Five Questions With… Trade Routes' Michael Owen
For over 20 years, this Juno-nominated musician has supported the development of Canadian music internationally by breaking new ground and developing opportunities for artists domestically and worldwide. His latest move is the not-for-profit organization Trade Routes, and here he discusses the venture and his Nomadic Sound Series project, while sounding a note of optimism about post-pandemic touring.
By Jason Schneider
Michael Owen is a musician, producer, engineer and founder of the Toronto-based entertainment agency Made With Pencil Crayons. For over 20 years, he has supported the development of Canadian music internationally by breaking new ground and developing opportunities for artists domestically and worldwide.
Owen’s multi-faceted business experience in the performing arts sector has given him the perspective to understand the importance of strong alliances, and in just the past year Made With Pencil Crayons has developed strategic national and international relationships with funders, sponsors, corporations and key industry leaders.
Owen’s latest move is the not-for-profit organization Trade Routes, which aims to provide a framework of significant infrastructure that will enable borderless collaboration between artists and event organizers. Trade Routes will debut with a new bi-annual music project called the Nomadic Sound Series, an innovative concert experience presenting eclectic music from around the world, and exploring hybrid and contemporary approaches to the global music space.
We spoke with Michael Owen to find out more, and full details are available at trade-routes.org.
What inspired you to create Trade Routes?
Trade Routes is an organization with a focus on developing tour routes for artists going across borders. The organization was conceived out of necessity, partly from trying to navigate crossing borders as an artist myself and feeling as though there was no infrastructure to offer support and guidance. I almost felt a responsibility to help because I’m in a position where I now know how to do it and can help artists who are trying to build successful, cost-effective tours outside of Canada.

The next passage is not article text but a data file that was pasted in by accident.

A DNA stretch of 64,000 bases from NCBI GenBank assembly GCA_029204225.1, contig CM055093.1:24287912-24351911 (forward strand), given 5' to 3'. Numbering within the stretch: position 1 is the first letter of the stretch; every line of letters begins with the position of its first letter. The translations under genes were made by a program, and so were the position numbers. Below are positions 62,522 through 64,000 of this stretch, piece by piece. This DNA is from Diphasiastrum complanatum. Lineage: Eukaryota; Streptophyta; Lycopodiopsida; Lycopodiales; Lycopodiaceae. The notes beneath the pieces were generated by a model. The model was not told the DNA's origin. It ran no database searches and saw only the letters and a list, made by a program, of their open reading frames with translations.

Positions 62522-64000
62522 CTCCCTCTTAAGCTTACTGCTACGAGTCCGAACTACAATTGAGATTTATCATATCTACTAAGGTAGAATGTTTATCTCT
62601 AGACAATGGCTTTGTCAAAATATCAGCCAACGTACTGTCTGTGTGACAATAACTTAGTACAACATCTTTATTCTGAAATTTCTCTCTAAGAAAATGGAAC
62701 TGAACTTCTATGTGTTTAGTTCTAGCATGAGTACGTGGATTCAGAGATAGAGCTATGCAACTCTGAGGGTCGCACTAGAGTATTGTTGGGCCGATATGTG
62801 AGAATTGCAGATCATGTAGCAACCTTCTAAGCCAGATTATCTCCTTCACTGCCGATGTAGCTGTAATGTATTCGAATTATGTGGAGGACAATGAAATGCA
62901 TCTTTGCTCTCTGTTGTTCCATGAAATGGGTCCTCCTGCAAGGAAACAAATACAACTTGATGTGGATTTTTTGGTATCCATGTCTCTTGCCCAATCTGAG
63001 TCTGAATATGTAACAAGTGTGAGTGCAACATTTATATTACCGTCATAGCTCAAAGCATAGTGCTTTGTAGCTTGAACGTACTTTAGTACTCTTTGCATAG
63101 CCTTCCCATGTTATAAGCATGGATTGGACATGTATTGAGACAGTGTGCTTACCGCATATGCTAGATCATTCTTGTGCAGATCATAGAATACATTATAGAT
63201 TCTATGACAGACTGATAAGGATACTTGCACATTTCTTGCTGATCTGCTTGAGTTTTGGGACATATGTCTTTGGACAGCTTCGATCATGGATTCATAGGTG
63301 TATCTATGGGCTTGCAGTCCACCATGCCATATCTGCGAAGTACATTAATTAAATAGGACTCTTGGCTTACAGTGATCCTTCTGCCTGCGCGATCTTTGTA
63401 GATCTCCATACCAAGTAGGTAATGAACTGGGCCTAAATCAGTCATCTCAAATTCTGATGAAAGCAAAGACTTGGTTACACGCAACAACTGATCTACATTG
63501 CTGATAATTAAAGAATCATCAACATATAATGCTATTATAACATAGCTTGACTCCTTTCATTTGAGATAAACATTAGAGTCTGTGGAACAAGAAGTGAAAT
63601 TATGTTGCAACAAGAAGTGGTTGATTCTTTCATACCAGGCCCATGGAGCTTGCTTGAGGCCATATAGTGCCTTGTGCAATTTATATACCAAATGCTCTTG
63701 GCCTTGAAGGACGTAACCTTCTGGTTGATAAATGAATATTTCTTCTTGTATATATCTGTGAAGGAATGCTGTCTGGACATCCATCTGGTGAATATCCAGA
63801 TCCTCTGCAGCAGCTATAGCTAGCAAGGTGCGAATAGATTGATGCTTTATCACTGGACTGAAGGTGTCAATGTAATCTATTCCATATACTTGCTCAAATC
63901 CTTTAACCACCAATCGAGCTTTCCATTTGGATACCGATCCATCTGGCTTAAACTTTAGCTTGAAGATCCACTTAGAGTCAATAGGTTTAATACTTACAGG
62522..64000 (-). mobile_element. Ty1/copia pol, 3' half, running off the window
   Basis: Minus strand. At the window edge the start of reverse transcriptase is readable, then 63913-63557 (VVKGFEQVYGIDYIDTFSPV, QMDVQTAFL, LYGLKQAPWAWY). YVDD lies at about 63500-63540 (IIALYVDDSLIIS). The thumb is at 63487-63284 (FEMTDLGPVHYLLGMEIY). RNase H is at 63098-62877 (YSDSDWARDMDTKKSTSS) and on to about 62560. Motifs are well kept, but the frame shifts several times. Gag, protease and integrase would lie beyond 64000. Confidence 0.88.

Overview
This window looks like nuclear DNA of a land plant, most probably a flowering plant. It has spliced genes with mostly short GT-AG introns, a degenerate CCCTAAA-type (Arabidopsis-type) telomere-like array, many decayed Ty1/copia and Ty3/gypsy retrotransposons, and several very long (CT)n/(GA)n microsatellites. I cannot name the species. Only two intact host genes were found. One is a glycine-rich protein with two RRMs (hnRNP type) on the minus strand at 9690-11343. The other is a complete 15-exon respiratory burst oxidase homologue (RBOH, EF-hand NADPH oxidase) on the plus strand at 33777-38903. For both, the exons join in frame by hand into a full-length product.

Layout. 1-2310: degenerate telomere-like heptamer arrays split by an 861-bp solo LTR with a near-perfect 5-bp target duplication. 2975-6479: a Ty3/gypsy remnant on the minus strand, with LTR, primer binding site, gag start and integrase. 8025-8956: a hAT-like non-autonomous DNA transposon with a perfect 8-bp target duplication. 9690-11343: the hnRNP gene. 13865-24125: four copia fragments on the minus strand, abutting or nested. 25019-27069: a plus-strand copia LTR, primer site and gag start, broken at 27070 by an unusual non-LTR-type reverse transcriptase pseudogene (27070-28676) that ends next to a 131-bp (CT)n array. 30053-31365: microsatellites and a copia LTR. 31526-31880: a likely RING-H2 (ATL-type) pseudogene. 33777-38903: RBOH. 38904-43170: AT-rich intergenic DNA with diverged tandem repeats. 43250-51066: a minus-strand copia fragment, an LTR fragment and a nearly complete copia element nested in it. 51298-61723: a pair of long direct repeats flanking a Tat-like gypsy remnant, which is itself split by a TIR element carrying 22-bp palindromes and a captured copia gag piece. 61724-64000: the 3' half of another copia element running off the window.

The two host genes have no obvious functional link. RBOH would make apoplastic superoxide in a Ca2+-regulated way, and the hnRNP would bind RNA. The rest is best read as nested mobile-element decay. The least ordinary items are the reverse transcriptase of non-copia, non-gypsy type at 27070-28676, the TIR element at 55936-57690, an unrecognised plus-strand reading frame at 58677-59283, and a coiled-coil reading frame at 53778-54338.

It does seem as if we're entering a new era that will make international touring difficult, if not impossible for many artists. How do you see things playing out over the next couple of years in that regard?
Well it certainly does feel difficult in the current moment, but looking forward I am optimistic. We can believe that before long there will be a vaccine available, at which time public sentiment and insurance issues surrounding touring and events will change. Even now, a new sense of normalcy is starting to emerge around how presenters are creating events and experiences, which I expect we’ll see continue to evolve.
Domestically, artists are beginning to get offers again, and I’m hopeful we’ll see limited touring opportunities starting to emerge by mid-2021. If nothing else, the pandemic has shown us that connectivity is important—competitors are in conversation and collaboration is in vogue like never before. It will be incremental, but the music industry is poised to move forward together with safety and resilience.
Canada has always been welcoming to artists from around the world, but with festivals and venues in trouble right now, what specific things would you like to see being done right now to turn things around?
A lot of what needs to happen is already underway. We’re seeing lobbying for the live music industry so we can save venues, and a lot of people and organizations who may have been overlooked in the past are now having their voices heard and are receiving support. In some ways, the playing field has been leveled, although there is still a ways to go. It will be important to stay united in the recovery of a music scene that benefits all involved, and to see how we can extend these efforts across the border.
Could you explain the Nomadic Sound Series a bit more?
Nomadic Sound Series is an indoor music series that will take place twice yearly, in the spring and fall. It will feature contemporary artists who are making culturally ambiguous or hybrid-genre music, like Lemon Bucket Orkestra, Tanya Tagaq, Vox Sambou and Lido Pimienta.
The purpose of the event, aside from offering contemporary music experiences to an audience that is typically underserved in Toronto, is to support a touring route. We want to give artists who are being presented at neighbouring festivals and events in other markets, like Sudbury or Montreal, the opportunity to turn those opportunities into viable tours.
Doing all of this work in the midst of the pandemic is obviously challenging. What are some plans you have for when things hopefully get back to normal?
Well, for starters we’re definitely looking forward to being able to host physical gatherings again, hopefully starting with 2021’s Nomadic Sound Series.
We’re also about to launch a partnership with Circulart in Colombia called Canada Spotlight, which will work to provide exposure for Canadian artists around the world. We’re looking forward to producing showcases and developing networking opportunities at other international events and conferences as soon as we can!